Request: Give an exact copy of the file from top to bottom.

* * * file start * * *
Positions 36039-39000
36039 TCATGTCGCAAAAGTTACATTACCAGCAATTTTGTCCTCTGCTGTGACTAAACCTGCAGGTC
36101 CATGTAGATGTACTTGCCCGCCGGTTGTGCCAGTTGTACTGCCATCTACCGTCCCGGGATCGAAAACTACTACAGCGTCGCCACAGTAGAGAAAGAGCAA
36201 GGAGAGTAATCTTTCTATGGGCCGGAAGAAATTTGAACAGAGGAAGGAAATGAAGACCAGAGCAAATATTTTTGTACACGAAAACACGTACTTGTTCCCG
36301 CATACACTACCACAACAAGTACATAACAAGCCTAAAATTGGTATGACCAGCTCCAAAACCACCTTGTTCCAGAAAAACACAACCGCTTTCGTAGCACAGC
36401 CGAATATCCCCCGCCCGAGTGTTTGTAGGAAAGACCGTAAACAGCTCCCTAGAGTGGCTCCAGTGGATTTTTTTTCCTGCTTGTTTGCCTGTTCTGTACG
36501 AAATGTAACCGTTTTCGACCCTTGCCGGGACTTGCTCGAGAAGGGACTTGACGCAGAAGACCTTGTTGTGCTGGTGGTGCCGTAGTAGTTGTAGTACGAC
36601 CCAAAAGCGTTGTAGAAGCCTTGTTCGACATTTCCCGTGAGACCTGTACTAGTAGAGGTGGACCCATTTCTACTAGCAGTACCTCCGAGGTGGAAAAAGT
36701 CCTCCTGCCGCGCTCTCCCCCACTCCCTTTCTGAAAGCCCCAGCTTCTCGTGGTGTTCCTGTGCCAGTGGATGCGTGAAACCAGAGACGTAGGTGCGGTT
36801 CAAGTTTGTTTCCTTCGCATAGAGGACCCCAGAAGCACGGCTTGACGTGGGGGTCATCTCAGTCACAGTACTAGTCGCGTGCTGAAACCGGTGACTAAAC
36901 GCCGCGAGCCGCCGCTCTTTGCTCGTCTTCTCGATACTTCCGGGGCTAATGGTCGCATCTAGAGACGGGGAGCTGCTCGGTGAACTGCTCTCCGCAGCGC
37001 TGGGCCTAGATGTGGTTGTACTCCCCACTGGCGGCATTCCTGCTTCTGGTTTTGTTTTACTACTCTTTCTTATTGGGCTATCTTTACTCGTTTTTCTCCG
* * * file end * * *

Positions 36039-39000
36039 TCATGTCGCAAAAGTTACATTACCAGCAATTTTGTCCTCTGCTGTGACTAAACCTGCAGGTC
36101 CATGTAGATGTACTTGCCCGCCGGTTGTGCCAGTTGTACTGCCATCTACCGTCCCGGGATCGAAAACTACTACAGCGTCGCCACAGTAGAGAAAGAGCAA
36201 GGAGAGTAATCTTTCTATGGGCCGGAAGAAATTTGAACAGAGGAAGGAAATGAAGACCAGAGCAAATATTTTTGTACACGAAAACACGTACTTGTTCCCG
36301 CATACACTACCACAACAAGTACATAACAAGCCTAAAATTGGTATGACCAGCTCCAAAACCACCTTGTTCCAGAAAAACACAACCGCTTTCGTAGCACAGC
36401 CGAATATCCCCCGCCCGAGTGTTTGTAGGAAAGACCGTAAACAGCTCCCTAGAGTGGCTCCAGTGGATTTTTTTTCCTGCTTGTTTGCCTGTTCTGTACG
36501 AAATGTAACCGTTTTCGACCCTTGCCGGGACTTGCTCGAGAAGGGACTTGACGCAGAAGACCTTGTTGTGCTGGTGGTGCCGTAGTAGTTGTAGTACGAC
36601 CCAAAAGCGTTGTAGAAGCCTTGTTCGACATTTCCCGTGAGACCTGTACTAGTAGAGGTGGACCCATTTCTACTAGCAGTACCTCCGAGGTGGAAAAAGT
36701 CCTCCTGCCGCGCTCTCCCCCACTCCCTTTCTGAAAGCCCCAGCTTCTCGTGGTGTTCCTGTGCCAGTGGATGCGTGAAACCAGAGACGTAGGTGCGGTT
36801 CAAGTTTGTTTCCTTCGCATAGAGGACCCCAGAAGCACGGCTTGACGTGGGGGTCATCTCAGTCACAGTACTAGTCGCGTGCTGAAACCGGTGACTAAAC
36901 GCCGCGAGCCGCCGCTCTTTGCTCGTCTTCTCGATACTTCCGGGGCTAATGGTCGCATCTAGAGACGGGGAGCTGCTCGGTGAACTGCTCTCCGCAGCGC
37001 TGGGCCTAGATGTGGTTGTACTCCCCACTGGCGGCATTCCTGCTTCTGGTTTTGTTTTACTACTCTTTCTTATTGGGCTATCTTTACTCGTTTTTCTCCG